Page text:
Five years after Yippie founder Abbie Hoffman goes underground to avoid a drug-related prison sentence, he contacts a reporter to get out the story of the FBI’s covert spying, harassment and inciting of violence they then blame on the Left. The skeptical reporter interview’s Anita, Hoffman’s wife, a single mom on welfare in New York City; Hoffman’s attorney, Gerry Lefcourt; and others. As they talk, we see Hoffman’s career in flashbacks, from early civil rights organizing through the trial of the Chicago Eight. While underground, as mental illness takes its toll, he meets Johanna Lawrenson, and an odd family develops: Abbie, Anita, their son, and Johanna. Will vindication ever arrive? —IMDb
Robert Greenwald (born August 28, 1945) is an American film director, film producer, and political activist, noted in the 2000s for his documentaries critical of Fox News and of the George W. Bush administration, as well as numerous award-winning television movies from the 1980s and 1990s.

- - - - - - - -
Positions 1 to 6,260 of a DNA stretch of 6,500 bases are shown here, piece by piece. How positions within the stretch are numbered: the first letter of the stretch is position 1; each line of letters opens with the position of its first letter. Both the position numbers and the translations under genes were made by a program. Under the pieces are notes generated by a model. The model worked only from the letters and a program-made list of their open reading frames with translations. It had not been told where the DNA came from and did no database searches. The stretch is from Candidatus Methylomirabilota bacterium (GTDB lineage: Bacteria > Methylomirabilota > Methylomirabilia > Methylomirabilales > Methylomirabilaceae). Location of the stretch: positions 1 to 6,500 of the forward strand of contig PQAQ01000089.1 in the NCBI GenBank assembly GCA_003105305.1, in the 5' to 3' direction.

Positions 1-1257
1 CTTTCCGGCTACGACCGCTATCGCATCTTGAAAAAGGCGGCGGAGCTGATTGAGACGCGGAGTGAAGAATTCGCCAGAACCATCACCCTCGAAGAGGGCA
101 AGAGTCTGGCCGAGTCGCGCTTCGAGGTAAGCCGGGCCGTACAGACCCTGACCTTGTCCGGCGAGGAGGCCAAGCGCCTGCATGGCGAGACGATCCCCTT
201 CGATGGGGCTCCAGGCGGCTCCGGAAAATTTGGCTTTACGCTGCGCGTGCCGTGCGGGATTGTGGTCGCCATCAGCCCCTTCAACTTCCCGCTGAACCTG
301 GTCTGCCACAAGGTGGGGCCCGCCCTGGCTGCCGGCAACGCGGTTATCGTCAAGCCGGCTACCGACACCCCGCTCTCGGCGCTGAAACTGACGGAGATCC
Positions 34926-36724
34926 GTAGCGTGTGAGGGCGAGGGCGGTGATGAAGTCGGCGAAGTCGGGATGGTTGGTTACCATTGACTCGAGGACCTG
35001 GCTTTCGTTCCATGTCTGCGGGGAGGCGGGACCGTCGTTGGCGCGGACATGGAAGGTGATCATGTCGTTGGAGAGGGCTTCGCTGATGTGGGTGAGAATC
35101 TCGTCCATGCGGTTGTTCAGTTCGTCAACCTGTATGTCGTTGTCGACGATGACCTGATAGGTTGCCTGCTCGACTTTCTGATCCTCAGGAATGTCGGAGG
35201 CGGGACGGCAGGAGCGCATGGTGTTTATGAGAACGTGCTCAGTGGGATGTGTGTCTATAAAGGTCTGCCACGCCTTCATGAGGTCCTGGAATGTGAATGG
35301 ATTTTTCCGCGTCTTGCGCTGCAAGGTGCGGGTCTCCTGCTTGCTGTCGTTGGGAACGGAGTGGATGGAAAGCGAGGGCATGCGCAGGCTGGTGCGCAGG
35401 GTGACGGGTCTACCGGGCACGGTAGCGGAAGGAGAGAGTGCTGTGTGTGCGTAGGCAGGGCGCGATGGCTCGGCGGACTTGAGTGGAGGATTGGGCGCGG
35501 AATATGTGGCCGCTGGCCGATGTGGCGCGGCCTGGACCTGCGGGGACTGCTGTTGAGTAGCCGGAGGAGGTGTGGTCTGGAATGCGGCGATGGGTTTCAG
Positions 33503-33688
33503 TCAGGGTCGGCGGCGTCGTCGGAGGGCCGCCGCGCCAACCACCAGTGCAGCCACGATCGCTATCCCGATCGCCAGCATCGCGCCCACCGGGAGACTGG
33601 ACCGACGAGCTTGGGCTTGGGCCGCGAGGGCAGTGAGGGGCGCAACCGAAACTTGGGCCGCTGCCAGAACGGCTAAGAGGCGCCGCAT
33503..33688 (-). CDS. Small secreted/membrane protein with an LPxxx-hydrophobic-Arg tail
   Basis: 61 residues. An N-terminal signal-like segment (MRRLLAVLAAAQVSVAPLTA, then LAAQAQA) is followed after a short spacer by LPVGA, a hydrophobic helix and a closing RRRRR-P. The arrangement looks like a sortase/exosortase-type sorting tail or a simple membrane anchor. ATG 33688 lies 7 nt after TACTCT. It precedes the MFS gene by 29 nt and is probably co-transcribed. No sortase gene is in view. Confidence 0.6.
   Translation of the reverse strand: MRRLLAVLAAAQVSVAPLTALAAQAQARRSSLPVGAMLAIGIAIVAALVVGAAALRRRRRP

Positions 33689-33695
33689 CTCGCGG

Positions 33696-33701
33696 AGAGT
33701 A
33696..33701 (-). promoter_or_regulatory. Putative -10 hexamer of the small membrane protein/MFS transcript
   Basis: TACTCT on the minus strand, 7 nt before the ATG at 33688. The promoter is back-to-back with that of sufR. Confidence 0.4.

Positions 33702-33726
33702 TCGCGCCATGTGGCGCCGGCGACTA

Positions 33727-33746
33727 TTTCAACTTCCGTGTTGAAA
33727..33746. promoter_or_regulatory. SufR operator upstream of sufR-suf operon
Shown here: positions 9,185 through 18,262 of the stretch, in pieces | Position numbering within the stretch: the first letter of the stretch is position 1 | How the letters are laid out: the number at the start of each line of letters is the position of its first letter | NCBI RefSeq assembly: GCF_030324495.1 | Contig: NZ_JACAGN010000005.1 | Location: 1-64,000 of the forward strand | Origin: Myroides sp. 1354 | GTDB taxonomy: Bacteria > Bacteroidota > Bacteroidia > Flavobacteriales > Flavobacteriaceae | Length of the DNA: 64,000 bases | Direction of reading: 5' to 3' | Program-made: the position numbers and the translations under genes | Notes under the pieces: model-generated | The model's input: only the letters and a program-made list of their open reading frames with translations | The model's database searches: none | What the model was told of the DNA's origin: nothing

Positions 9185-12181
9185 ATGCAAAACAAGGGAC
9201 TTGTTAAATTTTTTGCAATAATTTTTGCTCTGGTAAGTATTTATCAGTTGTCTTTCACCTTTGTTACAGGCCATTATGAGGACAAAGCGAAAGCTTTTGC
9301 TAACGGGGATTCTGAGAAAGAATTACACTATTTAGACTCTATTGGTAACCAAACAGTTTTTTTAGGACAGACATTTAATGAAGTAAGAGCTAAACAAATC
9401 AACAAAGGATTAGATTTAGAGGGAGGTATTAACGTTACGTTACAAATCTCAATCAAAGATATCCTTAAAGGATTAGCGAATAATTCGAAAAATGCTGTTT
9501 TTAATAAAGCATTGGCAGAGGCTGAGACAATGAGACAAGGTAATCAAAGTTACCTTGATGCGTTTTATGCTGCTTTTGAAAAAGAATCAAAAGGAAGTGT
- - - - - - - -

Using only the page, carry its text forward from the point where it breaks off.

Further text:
Greenwald was born and raised in New York City, the son of Ruth and Harold Greenwald. He attended the city’s High School of Performing Arts. He was active in New York theater, directing the plays Me and Bessie (1975) and I Have a Dream (1976), a play based on the life of Martin Luther King, Jr., with Billy Dee Williams playing King. Greenwald then moved to Los Angeles, where he launched a successful career as a director for television.
In 1977, he received his first of three Emmy Award nominations for producing the television movie 21 Hours at Munich about the massacre at the 1972 Olympics. His next Emmy nomination came in 1984 for directing The Burning Bed, the critically-acclaimed… read more